KAY: He is actually working in the Ministry of Science and Technology.


KAY: In Iraq, responsible for what used to be their nuclear program.

MATTHEWS: Well, he used to tell us all about the nuclear program. It was hot and heavy! We’d better stop it!

KAY: Yes. Well, he is there now.

MATTHEWS: But there wasn’t one.

KAY: There was not one.

MATTHEWS: So what was he talking about when he came on the show saying you’ve got to beware because the weapons are going to have a mushroom cloud coming at us?

KAY: Well, I think he is another one of those “heroes in error” that you referred to, like Chalabi

Kay chuckled knowingly as he told his host that he had been played by the bombmaker. When Hamza did Hardball, he’d been talking smack! He’d yakked about Iraq’s nuclear program. “There was not one,” Kay now said.

So readers, what happened when Hamza did Hardball? We fired up the trusty old Dell and let Nexis take it from there. We read the tracsripts from the day when he “used to be on this show and sit in that seat all the time.” In the process, we saw part of the way the public was conned in the run-up to war in Iraq.

Hamza became a Hardball guest on February 5, 2002. We offer the end of that evening’s exchange to give you a taste of the discourse:

MATTHEWS: Does the average man or women drinking a coffee on the way–I love this sort of bourgeois image of a regular, a regular Iraqi going to work in the morning like we do–is that kind of person aware that your president over there, Saddam Hussein, is building weapons of mass destruction?

HAMZA: Oh, they know it quite well.

MATTHEWS: They all know it?

HAMZA: Yeah.

MATTHEWS: And what do they think is the purpose of all this intrigue in building of weapons?

HAMZA: Well, they know it is to empower Saddam. They have nothing to do with it, and it’s imposed on them. It’s used against them.

MATTHEWS: Why do they think he wants a big stick?

HAMZA: To gain power in the region, dominate the region.

MATTHEWS: Do they believe he will use the stuff, the weaponry, that he’s developing against Israel, for example, or against anyone else?

HAMZA: If cornered, yes.

MATTHEWS: If cornered.


MATTHEWS: I think you’ve said this before.


MATTHEWS: This is basically his, his ace in the hole.

HAMZA: Yeah.

MATTHEWS: So the weapons of mass destruction are to prevent him from being destroyed?

HAMZA: Yes, it is deterrence.

MATTHEWS: Deterrence.

HAMZA: Mainly deterrence. But then, in small amounts, and biological weapons, especially, could be used in other ways too.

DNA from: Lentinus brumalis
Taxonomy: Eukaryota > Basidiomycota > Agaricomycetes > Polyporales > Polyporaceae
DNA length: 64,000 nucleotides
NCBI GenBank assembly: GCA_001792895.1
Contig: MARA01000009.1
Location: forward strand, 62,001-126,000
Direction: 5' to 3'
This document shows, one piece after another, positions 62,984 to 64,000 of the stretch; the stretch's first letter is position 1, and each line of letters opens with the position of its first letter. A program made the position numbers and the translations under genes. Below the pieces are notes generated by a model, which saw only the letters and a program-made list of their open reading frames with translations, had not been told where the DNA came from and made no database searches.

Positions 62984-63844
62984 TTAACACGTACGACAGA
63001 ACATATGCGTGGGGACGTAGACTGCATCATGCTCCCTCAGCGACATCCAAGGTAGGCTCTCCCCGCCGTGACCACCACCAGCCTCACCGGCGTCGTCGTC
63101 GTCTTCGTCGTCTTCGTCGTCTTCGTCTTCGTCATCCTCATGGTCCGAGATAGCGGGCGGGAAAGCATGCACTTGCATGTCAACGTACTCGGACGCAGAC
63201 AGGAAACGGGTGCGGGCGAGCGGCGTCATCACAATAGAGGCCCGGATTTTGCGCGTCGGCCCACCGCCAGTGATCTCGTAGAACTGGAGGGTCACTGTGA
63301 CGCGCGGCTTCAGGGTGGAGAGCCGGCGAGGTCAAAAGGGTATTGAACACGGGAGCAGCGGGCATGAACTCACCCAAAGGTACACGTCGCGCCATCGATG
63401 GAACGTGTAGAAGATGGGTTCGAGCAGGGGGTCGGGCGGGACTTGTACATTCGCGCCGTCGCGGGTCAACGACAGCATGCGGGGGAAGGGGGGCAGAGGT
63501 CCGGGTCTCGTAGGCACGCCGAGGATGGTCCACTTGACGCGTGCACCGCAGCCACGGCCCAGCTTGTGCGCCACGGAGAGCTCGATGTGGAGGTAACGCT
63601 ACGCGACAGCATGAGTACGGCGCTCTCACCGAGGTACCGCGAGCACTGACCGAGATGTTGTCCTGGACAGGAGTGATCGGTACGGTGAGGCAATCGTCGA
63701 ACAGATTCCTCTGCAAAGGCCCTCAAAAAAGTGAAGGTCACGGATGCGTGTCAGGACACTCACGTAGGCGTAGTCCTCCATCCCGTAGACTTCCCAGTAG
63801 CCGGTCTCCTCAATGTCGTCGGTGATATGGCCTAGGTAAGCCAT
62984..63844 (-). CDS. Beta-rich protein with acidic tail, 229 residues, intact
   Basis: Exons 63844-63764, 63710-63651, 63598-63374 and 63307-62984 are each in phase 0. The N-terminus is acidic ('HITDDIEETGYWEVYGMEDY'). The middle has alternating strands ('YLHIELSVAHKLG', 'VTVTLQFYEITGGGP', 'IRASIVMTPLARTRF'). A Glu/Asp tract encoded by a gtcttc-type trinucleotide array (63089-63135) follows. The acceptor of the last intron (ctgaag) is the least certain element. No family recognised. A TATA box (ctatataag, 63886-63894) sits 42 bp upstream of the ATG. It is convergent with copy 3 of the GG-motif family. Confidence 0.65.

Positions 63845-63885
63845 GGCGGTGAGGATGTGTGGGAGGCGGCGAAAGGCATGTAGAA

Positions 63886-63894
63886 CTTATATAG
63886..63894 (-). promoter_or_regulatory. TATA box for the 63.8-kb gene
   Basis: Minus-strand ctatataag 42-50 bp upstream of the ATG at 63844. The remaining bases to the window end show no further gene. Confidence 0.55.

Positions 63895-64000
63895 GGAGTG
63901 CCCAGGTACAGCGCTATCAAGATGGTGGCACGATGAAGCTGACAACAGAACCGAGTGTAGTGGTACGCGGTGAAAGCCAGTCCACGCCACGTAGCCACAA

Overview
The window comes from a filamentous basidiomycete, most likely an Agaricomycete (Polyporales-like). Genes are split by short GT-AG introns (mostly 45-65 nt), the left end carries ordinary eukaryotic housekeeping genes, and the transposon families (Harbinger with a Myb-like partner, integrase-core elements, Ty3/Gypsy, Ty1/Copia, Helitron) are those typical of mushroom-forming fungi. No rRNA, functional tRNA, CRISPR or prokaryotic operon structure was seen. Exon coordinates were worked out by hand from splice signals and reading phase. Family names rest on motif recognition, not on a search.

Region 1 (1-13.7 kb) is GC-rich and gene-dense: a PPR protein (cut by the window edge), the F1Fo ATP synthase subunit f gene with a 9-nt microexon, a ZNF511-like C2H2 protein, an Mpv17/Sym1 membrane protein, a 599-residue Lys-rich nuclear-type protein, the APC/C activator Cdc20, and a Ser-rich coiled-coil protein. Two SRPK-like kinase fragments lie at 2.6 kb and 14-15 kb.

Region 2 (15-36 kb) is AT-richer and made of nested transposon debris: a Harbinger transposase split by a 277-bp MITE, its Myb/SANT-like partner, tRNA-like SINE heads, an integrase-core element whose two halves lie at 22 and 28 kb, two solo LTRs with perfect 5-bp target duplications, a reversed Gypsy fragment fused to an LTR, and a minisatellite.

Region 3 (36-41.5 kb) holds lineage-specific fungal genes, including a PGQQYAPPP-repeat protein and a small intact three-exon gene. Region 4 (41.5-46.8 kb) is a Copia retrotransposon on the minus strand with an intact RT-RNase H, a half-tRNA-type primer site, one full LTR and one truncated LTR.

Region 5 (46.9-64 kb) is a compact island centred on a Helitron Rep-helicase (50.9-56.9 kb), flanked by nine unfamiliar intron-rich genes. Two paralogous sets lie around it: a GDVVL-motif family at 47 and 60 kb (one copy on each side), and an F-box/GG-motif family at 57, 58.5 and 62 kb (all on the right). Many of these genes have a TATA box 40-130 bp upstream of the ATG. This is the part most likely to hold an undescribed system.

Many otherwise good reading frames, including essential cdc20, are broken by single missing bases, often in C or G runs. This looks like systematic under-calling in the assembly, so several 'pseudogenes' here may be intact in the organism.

MATTHEWS: To kill Kurds.

HAMZA: Yeah.

MATTHEWS: Or Iranians.

HAMZA: Yeah.

MATTHEWS: Or, or Jews.

HAMZA: Deterrence. Deterrence.

MATTHEWS: Anyway. Thank you very much, Dr. Hamza.

HAMZA: Thank you.

MATTHEWS: Great to have you! Iraqi defector, he’s the author of the book, Saddam’s Bombmaker, which he was.

Eight days later, Hamza played some Hardball again, and was praised by Matthews as “a great guest.” Of course, our favorite Hamza does Hardball sign-off occurred on 5/6/02:
MATTHEWS: OK. Let me ask you this. Can the United States go in and destroy his nuclear capability quickly? Or would we have to overthrow the whole government to stop him?

HAMZA: I think the only way to guarantee it is to overthrow the whole government because the program is fragmented now and hidden within the government.

MATTHEWS: OK. You’re a scientist, sir. And you’ve only got a minute now. Take your time. What is the prediction? How much do you think this is likely to happen in the next couple of years?

HAMZA: Next to–

MATTHEWS: For him to have a weapon he, he has and uses or threatens to use?

HAMZA: In the next couple of years, highly likely, something like 70 percent. Within three years, probably closer to 90, 95 percent.

MATTHEWS: And you think his first step would be a demonstration explosion to show he’s got it.

HAMZA: The only way he can prove convincingly that he has it–


HAMZA: –is to test it.

MATTHEWS: Yeah, that’s what we did with the Japanese. We dropped it–

HAMZA: Yeah.

MATTHEWS: –on Hiroshima so we could–and we didn’t have a test either. We just threw it.

HAMZA: Yeah.